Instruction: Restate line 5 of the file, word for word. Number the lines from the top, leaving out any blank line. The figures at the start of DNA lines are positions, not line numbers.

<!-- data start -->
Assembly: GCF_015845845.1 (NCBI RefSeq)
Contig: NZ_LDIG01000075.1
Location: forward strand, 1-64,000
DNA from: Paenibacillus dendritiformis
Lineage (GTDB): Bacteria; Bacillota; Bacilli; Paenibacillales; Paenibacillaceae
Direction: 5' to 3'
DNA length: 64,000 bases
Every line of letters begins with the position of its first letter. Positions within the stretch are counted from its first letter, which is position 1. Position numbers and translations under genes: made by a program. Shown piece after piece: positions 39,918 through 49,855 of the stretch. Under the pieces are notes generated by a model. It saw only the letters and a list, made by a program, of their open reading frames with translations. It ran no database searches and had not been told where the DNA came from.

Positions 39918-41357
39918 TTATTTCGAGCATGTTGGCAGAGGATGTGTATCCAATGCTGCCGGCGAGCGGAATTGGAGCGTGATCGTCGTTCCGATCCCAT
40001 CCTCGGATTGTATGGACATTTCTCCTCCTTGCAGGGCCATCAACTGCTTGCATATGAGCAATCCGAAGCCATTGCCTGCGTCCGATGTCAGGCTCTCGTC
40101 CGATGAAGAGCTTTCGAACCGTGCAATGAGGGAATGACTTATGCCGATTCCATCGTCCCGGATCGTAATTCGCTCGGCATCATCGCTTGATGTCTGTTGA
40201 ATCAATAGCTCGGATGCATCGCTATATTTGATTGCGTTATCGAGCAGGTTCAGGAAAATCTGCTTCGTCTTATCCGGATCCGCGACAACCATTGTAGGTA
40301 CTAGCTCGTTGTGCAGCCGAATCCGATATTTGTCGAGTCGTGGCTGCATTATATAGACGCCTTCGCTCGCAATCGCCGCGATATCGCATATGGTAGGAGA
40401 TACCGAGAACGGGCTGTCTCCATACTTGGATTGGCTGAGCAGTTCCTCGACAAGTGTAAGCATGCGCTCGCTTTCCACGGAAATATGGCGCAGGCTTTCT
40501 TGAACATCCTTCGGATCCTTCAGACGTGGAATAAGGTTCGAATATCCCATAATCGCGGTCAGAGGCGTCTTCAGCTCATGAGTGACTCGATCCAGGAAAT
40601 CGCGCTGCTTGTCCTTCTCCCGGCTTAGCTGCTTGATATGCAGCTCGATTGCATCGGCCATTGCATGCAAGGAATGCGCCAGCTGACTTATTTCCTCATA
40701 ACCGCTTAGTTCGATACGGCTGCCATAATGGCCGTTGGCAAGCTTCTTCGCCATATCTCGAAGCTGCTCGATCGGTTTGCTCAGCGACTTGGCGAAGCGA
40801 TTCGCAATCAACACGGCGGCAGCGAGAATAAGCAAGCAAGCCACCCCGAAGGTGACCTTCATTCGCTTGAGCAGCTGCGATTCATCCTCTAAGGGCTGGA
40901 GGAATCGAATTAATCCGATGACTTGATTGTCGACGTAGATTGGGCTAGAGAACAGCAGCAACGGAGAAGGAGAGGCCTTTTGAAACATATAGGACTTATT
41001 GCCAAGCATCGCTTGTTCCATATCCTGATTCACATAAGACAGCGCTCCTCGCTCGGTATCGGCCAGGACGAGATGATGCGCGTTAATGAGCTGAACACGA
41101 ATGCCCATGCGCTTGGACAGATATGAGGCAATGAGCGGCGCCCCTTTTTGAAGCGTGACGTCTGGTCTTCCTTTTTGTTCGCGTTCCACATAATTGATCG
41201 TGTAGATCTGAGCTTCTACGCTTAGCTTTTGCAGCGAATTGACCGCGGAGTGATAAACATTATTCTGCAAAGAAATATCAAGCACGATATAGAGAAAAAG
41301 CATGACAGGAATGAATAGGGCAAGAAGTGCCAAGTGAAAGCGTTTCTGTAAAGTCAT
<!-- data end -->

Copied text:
Lineage (GTDB): Bacteria; Bacillota; Bacilli; Paenibacillales; Paenibacillaceae